The turnover rate is at times depressing. The Alzheimer's also takes its toll, along with just a good dose of dementia, strokes, and the general issue of if you are old enough to move to the home you are headed down hill.
Our Christmas program is a voluntary thing. There is only four remaining members of our original church and we are not thespians so there is no pageant. We meet only twice a month, on the second and fourth Sundays. We have our program on the last Sunday we meet before Christmas. I ask people to think of something to share and I find some Christmas poems to read to fill in the blanks.
This year we had several stories and a lady got up and talked about Christmas traditions from her Childhood. Her mother was dutch and was always amazed at the combination of traditions in the USA. In her tradition gifts were given earlier in December and Christmas was a religious holiday.
Sadie read two poems. The boy cousins memorized the Christmas story from Luke, and I got people to cry. I read Han Christian Anderson's, "The Little Match Girl."
That brought forth a whole new round of Christmas songs and stories and we went over-time. Afterwards we passed out brown paper bags with candy and an orange. Then we had our potluck lunch and everyone seemed pretty happy.
I was kind of struck by the thought while I was up in front-this is the last of an era. The last Christian generation. These folks are the end of the traditional era of this country. They have more in common with the Dickens era than with the 21st century.
They sacrificed and worked and saved and sent their kids to college and taught them to believe what they were told. In turn the kids have new values and their kids have little to do with the previous chain of history. I've thought of this before...
I had a discussion with S. about modern science and education. I noted that at one time scientists thought the world was flat and would accept no other idea. I pointed out every one knows that people who believe in God have a built in prejudice-but scientists don't show their prejudice. The thing is both believe they are right. The Christian has their rule system written down so if they get something wrong it is a big deal. Those who worship science just say their original info was incorrect and they just change what they believe. It doesn't make them more right it just makes them appear that way and gives them a way to deny anything they don't believe in.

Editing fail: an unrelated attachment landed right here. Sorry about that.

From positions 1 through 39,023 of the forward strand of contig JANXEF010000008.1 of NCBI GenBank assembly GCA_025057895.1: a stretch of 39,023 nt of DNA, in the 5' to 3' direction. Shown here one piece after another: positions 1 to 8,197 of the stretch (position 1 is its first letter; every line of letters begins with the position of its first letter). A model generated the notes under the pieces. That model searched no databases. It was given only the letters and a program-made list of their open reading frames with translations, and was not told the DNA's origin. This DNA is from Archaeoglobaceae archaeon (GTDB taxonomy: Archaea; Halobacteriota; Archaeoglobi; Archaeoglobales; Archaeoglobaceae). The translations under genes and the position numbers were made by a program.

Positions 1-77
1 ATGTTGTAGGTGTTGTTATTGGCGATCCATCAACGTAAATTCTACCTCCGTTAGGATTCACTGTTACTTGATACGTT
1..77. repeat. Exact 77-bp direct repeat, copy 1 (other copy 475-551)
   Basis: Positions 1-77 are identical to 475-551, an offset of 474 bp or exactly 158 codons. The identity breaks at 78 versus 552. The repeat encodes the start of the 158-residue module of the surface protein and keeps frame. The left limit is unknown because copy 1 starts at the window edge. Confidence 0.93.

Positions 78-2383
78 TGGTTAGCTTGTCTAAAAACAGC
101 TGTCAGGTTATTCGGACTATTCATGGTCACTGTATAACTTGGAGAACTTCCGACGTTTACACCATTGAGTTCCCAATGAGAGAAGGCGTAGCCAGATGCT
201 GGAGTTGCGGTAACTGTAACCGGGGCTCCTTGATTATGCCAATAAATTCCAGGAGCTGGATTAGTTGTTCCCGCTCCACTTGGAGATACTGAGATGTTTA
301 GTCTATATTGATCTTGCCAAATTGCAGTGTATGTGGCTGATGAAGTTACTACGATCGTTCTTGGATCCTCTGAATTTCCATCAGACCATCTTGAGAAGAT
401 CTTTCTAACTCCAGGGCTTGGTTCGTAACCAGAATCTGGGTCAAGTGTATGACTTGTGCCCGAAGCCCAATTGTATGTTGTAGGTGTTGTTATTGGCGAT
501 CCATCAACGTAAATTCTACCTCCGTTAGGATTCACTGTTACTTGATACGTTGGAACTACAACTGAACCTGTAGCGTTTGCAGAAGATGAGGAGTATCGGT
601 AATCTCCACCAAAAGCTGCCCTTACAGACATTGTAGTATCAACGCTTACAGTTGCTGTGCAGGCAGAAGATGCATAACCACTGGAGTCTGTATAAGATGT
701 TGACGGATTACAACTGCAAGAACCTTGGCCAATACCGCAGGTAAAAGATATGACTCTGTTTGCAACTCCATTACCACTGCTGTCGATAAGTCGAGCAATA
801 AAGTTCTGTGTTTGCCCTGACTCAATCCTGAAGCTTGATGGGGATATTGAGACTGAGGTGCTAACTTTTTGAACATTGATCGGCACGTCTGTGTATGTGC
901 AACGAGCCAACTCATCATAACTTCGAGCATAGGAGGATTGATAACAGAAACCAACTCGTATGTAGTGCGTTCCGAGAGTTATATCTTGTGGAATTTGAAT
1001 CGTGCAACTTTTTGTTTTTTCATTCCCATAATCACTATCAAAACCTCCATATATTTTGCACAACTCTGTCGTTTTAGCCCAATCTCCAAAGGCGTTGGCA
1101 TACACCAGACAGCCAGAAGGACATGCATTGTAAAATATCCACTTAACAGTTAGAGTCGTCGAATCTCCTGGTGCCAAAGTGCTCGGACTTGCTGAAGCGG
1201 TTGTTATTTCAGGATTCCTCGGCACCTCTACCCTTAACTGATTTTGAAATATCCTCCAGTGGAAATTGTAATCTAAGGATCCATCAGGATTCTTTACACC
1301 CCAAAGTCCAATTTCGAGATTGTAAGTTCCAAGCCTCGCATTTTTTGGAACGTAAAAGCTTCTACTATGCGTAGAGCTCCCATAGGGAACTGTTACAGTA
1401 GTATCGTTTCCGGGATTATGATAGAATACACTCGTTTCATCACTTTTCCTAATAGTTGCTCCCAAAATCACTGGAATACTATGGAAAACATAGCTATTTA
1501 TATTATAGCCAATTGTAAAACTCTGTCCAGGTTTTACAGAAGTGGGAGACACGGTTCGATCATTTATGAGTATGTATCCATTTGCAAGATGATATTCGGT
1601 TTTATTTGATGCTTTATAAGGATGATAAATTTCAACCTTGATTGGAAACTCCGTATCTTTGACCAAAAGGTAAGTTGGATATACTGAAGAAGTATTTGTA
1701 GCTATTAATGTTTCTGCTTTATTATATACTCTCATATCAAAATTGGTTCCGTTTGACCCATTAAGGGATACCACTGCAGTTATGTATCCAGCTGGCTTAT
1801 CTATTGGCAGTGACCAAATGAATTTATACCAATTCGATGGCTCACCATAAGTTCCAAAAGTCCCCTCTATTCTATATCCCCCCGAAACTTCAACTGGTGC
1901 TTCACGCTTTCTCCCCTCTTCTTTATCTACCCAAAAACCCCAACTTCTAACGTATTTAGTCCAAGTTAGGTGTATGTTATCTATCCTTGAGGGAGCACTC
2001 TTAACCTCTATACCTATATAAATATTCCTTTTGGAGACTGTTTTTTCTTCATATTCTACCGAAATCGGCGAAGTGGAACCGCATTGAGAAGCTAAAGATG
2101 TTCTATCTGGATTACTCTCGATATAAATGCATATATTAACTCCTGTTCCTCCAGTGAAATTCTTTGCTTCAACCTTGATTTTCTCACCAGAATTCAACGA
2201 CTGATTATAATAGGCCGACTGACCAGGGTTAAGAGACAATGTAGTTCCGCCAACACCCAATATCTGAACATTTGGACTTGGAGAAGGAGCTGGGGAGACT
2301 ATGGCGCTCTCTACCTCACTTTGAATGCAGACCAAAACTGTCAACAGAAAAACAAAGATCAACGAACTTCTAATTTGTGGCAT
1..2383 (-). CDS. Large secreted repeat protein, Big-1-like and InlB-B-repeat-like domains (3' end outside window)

People want you to believe what they want you to believe so that it gives them power over you. You have to choose what you want to believe in.
This came out of a discussion about faeries and "wee folk."
I said that just because people hadn't seen one in years it didn't mean they never existed. I said that legends were just stories handed down over the years and that most were based in facts at some point. I pointed out the cute four-foot tall waitress at the cafe and suggested that looking back in our memory we could imagine that she was an elf. It would make a much better story.
So, Sadie says, "If you believe in faeries then why don't you say so to other people." I said, "If you admit you believe in stuff like that then people laugh at you and think you are strange so I just keep ideas like that to myself."
Which then led into our discussion of science.
I told her to not believe everything she hears at school. Just because the person has authority and is a teacher doesn't mean they are correct. She needs to listen to those who love her. I noted that our belief in God gives us a set of rules to live by, a heritage of history to look at make future decisions, and a way to explain things we don't understand. Choosing Science as a religion doesn 't really make you less superstitious it just means you won't admit that you are...
I suppose I shouldn't be allowed around children. I don't know why I go off on things like that. I think my kid will grow up kind of bent.
Here are photos of her enjoying the week of freezing temperatures.
We took some time off from work to enjoy the ice. The river hardly ever freezes across. Note the big frozen whirlpool in the river!
Then we all went sliding on the ice. It was fun. We don't always get a lot done in the winter time here at the farm!